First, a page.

One reason is that, “injecting a potent toxin to immobilize the prey or to defend oneself from predators would seem to be advantageous compared to simply overpowering it,” says Cole Gilbert, professor of insect behavior and physiology in the Department of Entomology at Cornell University.

Indeed, it would seem that injecting toxin through a hollow needle is an elegant solution to the near-universal problem of how to get lunch while avoiding becoming someone else’s. If an organism can save energy and resources it would otherwise need to spend on building a larger body or stronger muscles and build a simple needle instead, why wouldn't it?

Another reason seems to be that hypodermic needles are relatively easy to make. Like a budget tinkerer, natural selection keeps finding ways to build them from whatever body parts and materials are available. Gilbert explains, “Many of the injection devices are midline structures derived from a bilaterally symmetric precursor [Ed: the needles develop in the central axis of the body's layout, like a human nose]. Thus, most of them evolved by sticking the structures together, either with slidey bits for easier penetration, or, in the case of the scorpion sting, the structure is fused completely.” In other words, it takes far fewer mutations to take two or three existing structures and make them into a hollow tube than to build an entirely new structure from scratch.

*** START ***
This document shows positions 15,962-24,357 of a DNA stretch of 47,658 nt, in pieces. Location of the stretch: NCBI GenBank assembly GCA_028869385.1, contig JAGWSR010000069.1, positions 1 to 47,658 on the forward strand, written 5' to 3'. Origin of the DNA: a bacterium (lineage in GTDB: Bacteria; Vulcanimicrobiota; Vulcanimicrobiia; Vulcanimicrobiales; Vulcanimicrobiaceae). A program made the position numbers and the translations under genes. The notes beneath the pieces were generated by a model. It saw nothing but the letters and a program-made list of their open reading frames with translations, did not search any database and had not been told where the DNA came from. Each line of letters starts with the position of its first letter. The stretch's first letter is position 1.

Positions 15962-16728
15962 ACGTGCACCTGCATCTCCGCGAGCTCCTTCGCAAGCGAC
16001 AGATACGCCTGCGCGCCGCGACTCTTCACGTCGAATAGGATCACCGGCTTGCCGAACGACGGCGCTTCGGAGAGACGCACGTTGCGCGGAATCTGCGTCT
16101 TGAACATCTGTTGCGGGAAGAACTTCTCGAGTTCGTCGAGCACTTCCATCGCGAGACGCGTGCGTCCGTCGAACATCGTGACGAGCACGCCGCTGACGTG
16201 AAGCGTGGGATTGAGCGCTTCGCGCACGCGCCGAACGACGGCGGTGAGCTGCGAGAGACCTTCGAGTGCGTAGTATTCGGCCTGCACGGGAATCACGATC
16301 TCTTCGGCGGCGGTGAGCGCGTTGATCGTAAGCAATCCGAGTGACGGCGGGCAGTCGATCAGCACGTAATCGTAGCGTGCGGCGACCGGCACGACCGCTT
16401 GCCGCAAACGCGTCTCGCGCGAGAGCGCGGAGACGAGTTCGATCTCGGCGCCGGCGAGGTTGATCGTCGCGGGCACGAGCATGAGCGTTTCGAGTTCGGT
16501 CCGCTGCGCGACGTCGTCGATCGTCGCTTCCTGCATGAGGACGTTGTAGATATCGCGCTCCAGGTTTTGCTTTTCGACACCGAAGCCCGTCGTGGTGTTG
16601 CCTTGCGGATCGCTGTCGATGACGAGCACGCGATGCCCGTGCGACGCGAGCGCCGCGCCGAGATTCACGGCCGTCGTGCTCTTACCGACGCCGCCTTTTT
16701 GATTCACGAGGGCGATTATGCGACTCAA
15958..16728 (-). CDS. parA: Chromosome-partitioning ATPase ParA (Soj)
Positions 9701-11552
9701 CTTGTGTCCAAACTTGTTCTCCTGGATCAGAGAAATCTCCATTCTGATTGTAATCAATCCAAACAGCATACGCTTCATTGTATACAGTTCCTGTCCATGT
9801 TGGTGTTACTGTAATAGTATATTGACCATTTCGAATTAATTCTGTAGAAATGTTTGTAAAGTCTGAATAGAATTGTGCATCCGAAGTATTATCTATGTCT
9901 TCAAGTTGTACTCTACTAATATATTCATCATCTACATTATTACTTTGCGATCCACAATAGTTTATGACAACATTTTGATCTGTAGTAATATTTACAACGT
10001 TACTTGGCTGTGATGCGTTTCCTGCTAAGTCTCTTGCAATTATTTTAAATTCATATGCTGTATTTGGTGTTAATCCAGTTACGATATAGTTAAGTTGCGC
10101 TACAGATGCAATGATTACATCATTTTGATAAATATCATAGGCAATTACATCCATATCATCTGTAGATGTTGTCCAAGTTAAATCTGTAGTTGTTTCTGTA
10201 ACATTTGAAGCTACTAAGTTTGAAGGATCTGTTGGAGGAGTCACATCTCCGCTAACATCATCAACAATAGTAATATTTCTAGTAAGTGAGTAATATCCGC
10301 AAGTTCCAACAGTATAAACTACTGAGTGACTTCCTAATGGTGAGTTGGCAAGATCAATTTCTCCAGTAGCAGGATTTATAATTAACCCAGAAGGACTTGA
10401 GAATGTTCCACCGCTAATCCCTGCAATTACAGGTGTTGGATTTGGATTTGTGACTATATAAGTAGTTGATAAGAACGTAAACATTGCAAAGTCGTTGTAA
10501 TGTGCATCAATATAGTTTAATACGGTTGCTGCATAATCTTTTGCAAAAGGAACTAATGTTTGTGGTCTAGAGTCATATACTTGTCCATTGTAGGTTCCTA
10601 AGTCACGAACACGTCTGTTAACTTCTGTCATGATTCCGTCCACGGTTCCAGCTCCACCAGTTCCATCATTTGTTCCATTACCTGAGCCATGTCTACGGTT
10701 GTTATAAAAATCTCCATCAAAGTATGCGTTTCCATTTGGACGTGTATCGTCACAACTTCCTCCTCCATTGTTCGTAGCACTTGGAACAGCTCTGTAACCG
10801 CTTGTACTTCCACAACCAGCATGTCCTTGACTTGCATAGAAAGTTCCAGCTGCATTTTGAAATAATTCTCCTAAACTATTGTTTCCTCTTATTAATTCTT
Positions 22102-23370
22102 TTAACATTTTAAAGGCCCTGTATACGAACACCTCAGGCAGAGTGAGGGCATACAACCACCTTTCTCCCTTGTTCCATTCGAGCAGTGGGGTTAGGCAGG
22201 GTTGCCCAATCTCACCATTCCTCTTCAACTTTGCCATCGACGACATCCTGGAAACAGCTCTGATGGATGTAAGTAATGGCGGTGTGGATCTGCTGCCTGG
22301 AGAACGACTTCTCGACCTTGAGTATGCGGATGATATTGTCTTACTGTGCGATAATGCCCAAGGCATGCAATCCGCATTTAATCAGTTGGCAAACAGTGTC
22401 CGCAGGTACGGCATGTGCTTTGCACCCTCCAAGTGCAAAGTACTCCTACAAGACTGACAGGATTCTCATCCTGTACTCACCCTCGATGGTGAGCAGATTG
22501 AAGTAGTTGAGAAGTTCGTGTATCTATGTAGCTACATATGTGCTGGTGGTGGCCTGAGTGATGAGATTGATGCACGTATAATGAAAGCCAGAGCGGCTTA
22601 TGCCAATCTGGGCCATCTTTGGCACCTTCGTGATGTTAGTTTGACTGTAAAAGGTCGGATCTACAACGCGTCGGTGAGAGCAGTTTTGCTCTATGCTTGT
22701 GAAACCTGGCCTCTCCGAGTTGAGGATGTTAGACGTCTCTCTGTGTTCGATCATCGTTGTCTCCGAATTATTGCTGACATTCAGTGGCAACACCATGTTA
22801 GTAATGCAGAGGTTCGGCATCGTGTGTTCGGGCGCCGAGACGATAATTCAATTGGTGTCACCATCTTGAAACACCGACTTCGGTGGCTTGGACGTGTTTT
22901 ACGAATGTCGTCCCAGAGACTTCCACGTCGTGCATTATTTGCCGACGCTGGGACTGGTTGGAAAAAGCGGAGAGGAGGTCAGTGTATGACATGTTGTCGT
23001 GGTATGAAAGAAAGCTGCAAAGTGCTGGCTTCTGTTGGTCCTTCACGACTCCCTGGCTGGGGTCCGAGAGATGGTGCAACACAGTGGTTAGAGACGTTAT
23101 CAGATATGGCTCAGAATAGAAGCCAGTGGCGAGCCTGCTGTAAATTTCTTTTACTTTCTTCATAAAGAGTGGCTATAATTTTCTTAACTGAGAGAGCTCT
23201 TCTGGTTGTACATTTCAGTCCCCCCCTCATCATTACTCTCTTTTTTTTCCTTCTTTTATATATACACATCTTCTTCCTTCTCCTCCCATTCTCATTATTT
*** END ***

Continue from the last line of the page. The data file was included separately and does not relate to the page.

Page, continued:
Matural hypodermic needles are made of a wide variety of biological materials. For example, arthropod fangs and stingers are made of chitin, the same substance from which their exoskeletons are built. The stonefish, platypus, and snakes all have hollow needles made from bone, whereas a nettle's trichome-derived needles are essentially outgrowths of the plant’s “skin”. The stinging cells in the jellyfish and anemones are made from protein combinations found only in that particular group of animals. The type 3 secretion systems found in bacteria are similar.

Natural hypodermic needles have inspired humans for many centuries and continue to be an important focus of biomechanics and materials research. The extraordinary diversity of organisms that possess them speaks to their utility in aiding with predator defense and prey capture as well as their ability to be created from pre-existing structures and materials. Natural selection produces traits that help organisms survive and reproduce, and often times if a trait works for one organism, it will work for many others as well.